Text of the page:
As always Michael, appreciate the liberal sharing.

    1. Hi Jacob,

      Thanks for your continued support and great question. I think the bottom line is that we need to create as much early demand for our solutions as possible. The best way to do this is to be top of mind for our audiences. For that to generate demand today, we would have needed to have started before today.

      I still believe thought leadership is the best way to accomplish this goal. Not necessarily just our own thought leadership but also in curating the best content from others. Having content our customers want will always be the best way to drive immediate demand into our funnels no matter what channel is used.

      I hope that helps clarify my view.


  7. Michael:

    Greatly enjoyed this. While reading, I was struck by an unintended career benefit of the focus on content, all the forms you can package it in, and all the media you can use to disseminate it: it makes B2B writing more varied, creative and fun. You’re not yoked to the same treadmill of spec sheets and press releases. You’re free to tell stories using more tools, and be more inventive in the process. You’ve knocked down the wall between yourself and other types of creatives. Not necessarily a direct benefit to the client, but still pretty cool.

    To that point, I was also intrigued by points #6 and #8 in your plan, particularly the references to “buyer journeys” and “testing variables.” Do you cover them in any detail in the “B2B Tactics That Work” talk? Thanks!

    1. Hi Nate,

      Thanks for the comment. And yes, the focus on content strategy will lead us on a much more fun, inspiring and creative approach. Instead of the same old whitepapers, we can actually express ourselves and our personalities in blog posts, tweets, or get creative with infographs. Interesting how helping customers better will help us too.

      As for buyer journeys, there are many experts out there who you can find. One of them is Tony Zambito who has trenmendous experience in this area. Also Ardath Albee, Barbra Gago and all the folks at the Content Marketing Institute. You can also get more information on testing at Marketing Experiments (MEC Labs). Look them up for more insights. You can also check out my previous post on “Can Content Stratgey Save Marketing”.

      Hope that helps. If you need anything else, please feel free to send me a note through any of the social channels!

      Best, Michael

  8. Thanks for the great post Michael, and for emphasizing the importance of rallying the company around customer needs. I’ve found that this is a significant challenge, as marketers don’t naturally have enough exposure to customers to understand their needs. So they rely on internal opinions, which are inevitably biased based on their source.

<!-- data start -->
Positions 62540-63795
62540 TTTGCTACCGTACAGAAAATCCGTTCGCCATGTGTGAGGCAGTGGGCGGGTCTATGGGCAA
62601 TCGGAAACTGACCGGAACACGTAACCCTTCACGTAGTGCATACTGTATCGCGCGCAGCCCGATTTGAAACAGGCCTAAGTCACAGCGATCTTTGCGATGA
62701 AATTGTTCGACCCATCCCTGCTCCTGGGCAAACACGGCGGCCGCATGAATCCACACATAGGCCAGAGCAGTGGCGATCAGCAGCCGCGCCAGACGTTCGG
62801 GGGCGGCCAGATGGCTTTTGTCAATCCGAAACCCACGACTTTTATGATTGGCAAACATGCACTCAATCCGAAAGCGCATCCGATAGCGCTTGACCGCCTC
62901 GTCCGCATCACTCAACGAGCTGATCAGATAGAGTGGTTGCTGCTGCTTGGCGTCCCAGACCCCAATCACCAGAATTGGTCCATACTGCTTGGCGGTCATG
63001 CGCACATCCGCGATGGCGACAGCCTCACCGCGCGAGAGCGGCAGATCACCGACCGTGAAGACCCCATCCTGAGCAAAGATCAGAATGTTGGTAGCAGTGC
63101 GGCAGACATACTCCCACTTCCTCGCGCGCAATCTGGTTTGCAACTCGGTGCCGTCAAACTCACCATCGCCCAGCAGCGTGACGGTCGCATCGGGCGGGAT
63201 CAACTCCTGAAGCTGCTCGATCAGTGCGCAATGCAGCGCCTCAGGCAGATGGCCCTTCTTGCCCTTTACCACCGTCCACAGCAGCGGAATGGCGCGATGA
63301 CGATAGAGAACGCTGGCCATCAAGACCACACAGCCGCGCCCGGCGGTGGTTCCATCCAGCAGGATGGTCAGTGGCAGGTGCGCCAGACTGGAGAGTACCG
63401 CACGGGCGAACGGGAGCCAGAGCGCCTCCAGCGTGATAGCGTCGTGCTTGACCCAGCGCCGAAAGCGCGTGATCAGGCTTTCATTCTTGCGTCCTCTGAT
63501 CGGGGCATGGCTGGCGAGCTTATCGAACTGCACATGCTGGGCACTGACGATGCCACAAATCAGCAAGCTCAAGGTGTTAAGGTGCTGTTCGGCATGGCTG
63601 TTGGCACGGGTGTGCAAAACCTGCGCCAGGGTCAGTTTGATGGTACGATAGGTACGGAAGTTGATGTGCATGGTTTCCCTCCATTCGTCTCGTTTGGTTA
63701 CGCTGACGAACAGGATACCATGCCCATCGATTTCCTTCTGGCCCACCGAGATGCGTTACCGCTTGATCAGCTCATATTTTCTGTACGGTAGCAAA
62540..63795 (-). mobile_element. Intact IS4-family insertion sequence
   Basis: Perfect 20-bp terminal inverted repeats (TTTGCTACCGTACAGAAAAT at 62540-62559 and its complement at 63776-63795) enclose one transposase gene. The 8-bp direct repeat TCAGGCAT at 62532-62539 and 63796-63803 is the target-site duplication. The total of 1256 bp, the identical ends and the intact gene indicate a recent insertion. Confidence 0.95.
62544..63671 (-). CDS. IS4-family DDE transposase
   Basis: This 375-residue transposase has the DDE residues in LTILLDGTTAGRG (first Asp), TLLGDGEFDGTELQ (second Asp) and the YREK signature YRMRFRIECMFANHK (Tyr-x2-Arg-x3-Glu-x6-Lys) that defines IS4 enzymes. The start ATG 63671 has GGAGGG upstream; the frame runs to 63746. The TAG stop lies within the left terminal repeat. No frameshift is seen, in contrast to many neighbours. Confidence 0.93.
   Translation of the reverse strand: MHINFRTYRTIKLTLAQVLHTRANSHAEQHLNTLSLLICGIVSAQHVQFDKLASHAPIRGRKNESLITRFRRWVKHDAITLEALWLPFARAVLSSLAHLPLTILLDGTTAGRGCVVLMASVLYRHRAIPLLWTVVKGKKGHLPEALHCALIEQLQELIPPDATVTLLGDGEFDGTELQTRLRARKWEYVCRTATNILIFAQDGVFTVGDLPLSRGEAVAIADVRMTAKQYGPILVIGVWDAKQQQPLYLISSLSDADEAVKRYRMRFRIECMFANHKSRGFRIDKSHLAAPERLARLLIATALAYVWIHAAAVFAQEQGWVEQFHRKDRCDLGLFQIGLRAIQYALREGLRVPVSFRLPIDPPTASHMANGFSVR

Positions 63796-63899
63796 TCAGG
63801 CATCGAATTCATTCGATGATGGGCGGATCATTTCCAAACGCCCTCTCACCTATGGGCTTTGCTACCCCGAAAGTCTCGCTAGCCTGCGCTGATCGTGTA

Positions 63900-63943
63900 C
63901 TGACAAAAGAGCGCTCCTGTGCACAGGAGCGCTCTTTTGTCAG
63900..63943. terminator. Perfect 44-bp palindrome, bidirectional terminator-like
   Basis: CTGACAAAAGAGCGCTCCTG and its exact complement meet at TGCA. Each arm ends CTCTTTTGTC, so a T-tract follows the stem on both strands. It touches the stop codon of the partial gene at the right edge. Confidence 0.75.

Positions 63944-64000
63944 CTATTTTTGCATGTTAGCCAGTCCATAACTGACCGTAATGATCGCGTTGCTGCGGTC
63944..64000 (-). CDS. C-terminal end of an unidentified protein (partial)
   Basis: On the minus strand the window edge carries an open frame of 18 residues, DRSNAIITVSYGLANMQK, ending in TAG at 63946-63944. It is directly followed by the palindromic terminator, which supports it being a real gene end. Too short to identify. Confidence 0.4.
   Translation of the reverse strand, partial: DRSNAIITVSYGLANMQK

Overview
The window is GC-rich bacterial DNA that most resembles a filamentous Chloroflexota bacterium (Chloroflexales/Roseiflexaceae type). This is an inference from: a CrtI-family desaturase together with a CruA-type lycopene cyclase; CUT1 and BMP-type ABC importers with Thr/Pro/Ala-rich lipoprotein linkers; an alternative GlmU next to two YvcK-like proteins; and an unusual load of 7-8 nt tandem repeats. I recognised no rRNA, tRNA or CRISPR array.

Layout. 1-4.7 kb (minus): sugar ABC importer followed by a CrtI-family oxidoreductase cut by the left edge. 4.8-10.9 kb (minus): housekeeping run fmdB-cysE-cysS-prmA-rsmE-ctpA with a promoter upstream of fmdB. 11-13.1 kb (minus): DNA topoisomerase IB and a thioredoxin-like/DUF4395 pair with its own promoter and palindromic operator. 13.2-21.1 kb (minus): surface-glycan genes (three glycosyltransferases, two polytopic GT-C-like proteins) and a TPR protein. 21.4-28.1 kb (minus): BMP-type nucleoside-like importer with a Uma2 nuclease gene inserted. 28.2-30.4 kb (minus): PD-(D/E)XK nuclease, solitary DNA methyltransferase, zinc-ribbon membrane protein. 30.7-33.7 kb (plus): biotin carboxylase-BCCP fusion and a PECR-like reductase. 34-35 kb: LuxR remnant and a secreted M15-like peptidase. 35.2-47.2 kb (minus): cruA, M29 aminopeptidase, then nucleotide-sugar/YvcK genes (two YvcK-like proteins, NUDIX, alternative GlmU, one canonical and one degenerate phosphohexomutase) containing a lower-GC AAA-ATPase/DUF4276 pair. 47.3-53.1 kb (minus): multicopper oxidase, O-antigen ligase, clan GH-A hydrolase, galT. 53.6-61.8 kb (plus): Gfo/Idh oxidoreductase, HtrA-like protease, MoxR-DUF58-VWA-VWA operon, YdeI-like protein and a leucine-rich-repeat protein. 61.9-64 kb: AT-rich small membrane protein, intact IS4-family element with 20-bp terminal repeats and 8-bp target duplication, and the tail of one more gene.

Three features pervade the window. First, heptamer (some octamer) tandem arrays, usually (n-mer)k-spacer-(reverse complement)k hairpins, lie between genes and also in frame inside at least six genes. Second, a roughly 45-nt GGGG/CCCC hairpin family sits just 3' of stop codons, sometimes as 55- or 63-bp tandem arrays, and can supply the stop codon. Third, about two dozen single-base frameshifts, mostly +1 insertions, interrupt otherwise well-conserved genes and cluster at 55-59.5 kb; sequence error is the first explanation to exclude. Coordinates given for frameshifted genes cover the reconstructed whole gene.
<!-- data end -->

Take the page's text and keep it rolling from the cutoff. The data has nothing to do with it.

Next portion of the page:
I’m working hard to encourage more direct contact between marketers and their target audience. If the goal is customer retention, this contact should be with customers. But if the goal is net new sales, the contact needs to be with buyers.

    This is a big cultural shift for all companies, who have invariably given sales people exclusivity over contact with buyers. Plus marketers have little experience capturing the relevant information from buyers.

    My experience is that most companies know maybe 50% of what they really need to know to facilitate the buyer’s journey. I would love to hear your thoughts on this issue.

    1. Adele,

      That is such a great perspective. I can totally relate to the frustration you described and find that social media is at least a proxy for the “busy” marketer to have customer interaction. That is why I always tell marketers that the last thing they should do is to figure out how to use social channels for promotion. There is just so much opportunity for listening and if you’re lucky engaging with customers.

      Now having said that, there is no substitute for direct interaction and that is why I also recommend every marketer speak to a customer when creating content, go on sales calls and listen to product pitches.

      I agree it is a big shift for many marketers and I am happy for the roles social media and the sales alignment challenge are playing along with the need for a strong content strategy – to help bring marketers and customers closer together.

      Thanks so much for your comments and perspective!

      Best, Michael

  9. Great post, Michael.

    I absolutely agree that customer-need-focused content is one part of the winning recipe, but that a program that successfully guides your audience through the funnel from awareness to advocacy with clear calls to action at every stage is equally key.

    Are there any companies you see doing this especially well? At OpenView we recently released a report highlighting 10 examples of companies trying some really creative and unique B2B marketing approaches https://labs.openviewpartners.com/b2b-marketing-tactics-online/ and we’re hoping to add to the list of examples. Would love additional feedback!

    Thanks and best,